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Douglas "Wrong Way" Corrigan's famous flight in 1938...

Item # 656836

August 5, 1938

* Douglas 'Wrong Way' Corrigan's famous flight
* New York to Ireland - Unintentional?

The top of the front page has a single-column, 3-line headline: "THRONGS CHEER FLYER CORRIGAN ON N.Y. ARRIVAL," with subhead: "Broadway to Salute Hero Today." The back page has several large related photos, with a portion of the full banner headline stating: "Corrigan Receives Noisy Welcome in New York; Parade Today...".

The issue is complete in 30 pages and is in excellent condition. This is the institutional "rag" edition - being the end of the day's printing which was done on high quality newsprint for use in libraries and similar high-use locations.
source: wikipedia: Douglas "Wrong Way" Corrigan (January 22, 1907December 9, 1995) was an Americanaviator born in Galveston, Texas. In 1938, after a transcontinental flight from Long Beach, California, to New York, he flew from Floyd Bennett Field in Brooklyn, New York, to Ireland, even though he was supposed to be returning to Long Beach. He claimed that his unauthorized flight was due to a navigational error, caused by heavy cloud cover that obscured landmarks and low-light conditions, causing him to misread his compass. Corrigan, however, was a skilled aircraftmechanic (he was one of the builders of Charles Lindbergh's Spirit of St. Louis) and a habitual risk-taking maverick; he had made several modifications to his own plane, preparing it for transatlantic flight. Between 1935 and 1937, he applied several times, unsuccessfully, for permission to make a nonstop flight from New York to Ireland, and it is likely that his "navigational error" was a protest against government "red tape"; however, he never publicly acknowledged having flown to Ireland intentionally.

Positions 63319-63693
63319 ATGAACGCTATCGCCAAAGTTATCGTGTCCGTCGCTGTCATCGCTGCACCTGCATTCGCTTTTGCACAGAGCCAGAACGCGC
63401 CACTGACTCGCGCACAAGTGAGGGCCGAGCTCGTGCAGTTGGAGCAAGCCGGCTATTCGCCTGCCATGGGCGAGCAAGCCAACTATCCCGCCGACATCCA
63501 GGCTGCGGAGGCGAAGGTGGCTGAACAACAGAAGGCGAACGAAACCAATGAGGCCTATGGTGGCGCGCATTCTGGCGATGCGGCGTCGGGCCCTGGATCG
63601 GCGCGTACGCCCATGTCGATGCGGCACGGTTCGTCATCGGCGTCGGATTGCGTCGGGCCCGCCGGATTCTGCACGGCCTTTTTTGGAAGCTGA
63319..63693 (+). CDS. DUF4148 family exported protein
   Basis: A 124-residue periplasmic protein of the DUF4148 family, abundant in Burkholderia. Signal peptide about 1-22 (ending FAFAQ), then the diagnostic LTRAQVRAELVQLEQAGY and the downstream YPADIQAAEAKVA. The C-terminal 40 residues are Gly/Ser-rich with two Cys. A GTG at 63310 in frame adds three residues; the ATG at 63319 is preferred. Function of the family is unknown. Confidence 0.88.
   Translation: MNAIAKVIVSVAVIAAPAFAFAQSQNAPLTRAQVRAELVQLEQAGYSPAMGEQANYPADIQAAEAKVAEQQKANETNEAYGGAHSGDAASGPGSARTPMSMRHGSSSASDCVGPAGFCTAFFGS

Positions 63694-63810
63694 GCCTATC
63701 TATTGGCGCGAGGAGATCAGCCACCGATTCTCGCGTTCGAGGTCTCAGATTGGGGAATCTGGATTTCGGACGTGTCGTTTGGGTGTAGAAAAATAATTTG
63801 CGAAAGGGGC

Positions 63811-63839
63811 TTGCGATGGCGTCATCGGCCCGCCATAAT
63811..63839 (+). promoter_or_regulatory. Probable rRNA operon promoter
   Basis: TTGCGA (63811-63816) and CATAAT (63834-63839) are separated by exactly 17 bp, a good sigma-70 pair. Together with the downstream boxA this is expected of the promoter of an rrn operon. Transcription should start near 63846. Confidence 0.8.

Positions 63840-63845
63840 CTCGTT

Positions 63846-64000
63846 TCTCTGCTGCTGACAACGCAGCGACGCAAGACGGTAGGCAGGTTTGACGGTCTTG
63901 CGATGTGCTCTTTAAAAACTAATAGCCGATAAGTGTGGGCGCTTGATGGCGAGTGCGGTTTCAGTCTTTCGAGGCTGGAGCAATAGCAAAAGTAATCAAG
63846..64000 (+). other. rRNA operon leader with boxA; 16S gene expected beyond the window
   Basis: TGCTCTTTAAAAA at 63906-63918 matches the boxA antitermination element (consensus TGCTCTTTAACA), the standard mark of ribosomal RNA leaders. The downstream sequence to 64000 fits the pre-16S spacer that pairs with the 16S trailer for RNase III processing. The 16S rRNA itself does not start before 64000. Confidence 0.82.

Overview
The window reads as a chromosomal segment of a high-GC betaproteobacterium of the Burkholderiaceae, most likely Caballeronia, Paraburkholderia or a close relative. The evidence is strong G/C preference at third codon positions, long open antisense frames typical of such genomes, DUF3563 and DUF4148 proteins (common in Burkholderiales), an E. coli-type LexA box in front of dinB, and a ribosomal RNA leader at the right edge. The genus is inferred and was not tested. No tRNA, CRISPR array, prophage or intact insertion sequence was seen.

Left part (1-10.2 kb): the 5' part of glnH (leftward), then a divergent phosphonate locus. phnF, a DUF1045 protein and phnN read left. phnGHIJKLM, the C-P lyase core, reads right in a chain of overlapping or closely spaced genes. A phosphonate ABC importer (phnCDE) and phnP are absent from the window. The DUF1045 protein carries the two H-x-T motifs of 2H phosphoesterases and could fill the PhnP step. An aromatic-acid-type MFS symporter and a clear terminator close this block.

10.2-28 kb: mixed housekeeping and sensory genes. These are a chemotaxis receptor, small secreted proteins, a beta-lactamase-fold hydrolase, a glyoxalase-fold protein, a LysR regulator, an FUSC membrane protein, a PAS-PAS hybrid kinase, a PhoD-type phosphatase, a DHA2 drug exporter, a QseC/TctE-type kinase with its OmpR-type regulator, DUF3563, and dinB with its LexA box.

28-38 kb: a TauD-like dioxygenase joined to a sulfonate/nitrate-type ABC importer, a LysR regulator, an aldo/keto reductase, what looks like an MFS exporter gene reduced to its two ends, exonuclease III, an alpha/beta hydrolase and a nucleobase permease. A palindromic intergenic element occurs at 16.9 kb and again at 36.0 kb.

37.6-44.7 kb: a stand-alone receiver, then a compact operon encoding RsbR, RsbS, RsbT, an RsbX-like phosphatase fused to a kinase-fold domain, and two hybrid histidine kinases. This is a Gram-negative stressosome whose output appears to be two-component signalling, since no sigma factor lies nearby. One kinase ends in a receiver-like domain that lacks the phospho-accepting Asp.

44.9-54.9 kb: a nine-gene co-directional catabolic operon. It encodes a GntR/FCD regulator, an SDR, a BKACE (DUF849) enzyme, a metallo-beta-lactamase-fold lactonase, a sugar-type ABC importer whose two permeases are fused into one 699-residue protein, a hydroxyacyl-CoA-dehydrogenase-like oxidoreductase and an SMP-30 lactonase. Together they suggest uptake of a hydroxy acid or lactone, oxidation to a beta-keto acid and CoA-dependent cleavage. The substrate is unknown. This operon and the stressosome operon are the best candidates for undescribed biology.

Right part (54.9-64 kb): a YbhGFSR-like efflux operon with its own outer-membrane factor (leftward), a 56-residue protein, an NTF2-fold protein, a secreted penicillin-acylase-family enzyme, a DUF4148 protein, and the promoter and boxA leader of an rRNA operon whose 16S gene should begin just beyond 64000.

Category: The 20th Century

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